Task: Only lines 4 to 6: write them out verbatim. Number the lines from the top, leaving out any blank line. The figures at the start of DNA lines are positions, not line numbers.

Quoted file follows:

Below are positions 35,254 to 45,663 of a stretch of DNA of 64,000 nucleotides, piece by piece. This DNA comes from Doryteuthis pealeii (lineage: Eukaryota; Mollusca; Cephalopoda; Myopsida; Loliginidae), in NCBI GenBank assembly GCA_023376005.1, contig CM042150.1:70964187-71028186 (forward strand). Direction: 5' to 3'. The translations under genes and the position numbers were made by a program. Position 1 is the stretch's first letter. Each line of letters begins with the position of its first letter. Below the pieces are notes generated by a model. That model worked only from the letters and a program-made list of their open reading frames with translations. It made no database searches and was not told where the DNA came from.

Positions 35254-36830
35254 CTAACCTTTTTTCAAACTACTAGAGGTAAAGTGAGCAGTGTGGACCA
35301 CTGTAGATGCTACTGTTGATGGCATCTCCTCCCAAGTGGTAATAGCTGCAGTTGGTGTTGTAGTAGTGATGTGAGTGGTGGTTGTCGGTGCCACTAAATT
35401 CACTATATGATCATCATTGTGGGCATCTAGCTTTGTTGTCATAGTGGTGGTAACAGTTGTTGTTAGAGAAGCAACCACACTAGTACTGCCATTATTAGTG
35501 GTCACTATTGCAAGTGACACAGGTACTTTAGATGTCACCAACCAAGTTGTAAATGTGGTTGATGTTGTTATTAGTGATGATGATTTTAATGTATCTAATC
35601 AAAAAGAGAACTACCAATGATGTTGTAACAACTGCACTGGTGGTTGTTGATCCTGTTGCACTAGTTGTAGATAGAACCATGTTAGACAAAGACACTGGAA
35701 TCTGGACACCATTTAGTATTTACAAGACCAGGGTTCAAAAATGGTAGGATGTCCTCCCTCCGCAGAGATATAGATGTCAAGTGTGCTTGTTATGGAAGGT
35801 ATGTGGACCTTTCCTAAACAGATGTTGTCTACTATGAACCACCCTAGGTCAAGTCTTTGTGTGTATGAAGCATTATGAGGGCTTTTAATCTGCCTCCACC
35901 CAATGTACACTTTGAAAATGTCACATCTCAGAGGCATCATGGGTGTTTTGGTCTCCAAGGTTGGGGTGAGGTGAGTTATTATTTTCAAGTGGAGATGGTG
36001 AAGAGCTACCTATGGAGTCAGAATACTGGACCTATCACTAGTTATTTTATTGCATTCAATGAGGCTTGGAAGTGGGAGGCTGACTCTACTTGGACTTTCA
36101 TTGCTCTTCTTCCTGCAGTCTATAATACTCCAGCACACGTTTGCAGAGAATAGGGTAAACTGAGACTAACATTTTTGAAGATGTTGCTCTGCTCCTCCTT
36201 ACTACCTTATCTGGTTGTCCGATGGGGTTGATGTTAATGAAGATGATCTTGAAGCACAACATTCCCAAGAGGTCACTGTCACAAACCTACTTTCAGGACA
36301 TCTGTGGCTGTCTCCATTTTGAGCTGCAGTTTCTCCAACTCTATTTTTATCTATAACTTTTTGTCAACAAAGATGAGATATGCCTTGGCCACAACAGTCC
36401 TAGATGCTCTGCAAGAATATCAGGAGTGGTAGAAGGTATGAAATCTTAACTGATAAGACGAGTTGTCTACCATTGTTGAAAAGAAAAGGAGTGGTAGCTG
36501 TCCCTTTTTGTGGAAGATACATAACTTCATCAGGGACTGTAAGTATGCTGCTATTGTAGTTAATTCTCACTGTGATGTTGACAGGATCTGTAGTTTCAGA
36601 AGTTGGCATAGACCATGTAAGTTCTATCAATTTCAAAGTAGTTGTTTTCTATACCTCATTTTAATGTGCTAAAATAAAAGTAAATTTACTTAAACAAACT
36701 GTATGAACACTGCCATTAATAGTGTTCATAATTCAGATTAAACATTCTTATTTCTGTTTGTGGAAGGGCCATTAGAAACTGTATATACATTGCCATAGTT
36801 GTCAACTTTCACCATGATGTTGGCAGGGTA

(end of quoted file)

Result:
35301 CTGTAGATGCTACTGTTGATGGCATCTCCTCCCAAGTGGTAATAGCTGCAGTTGGTGTTGTAGTAGTGATGTGAGTGGTGGTTGTCGGTGCCACTAAATT
35401 CACTATATGATCATCATTGTGGGCATCTAGCTTTGTTGTCATAGTGGTGGTAACAGTTGTTGTTAGAGAAGCAACCACACTAGTACTGCCATTATTAGTG
35501 GTCACTATTGCAAGTGACACAGGTACTTTAGATGTCACCAACCAAGTTGTAAATGTGGTTGATGTTGTTATTAGTGATGATGATTTTAATGTATCTAATC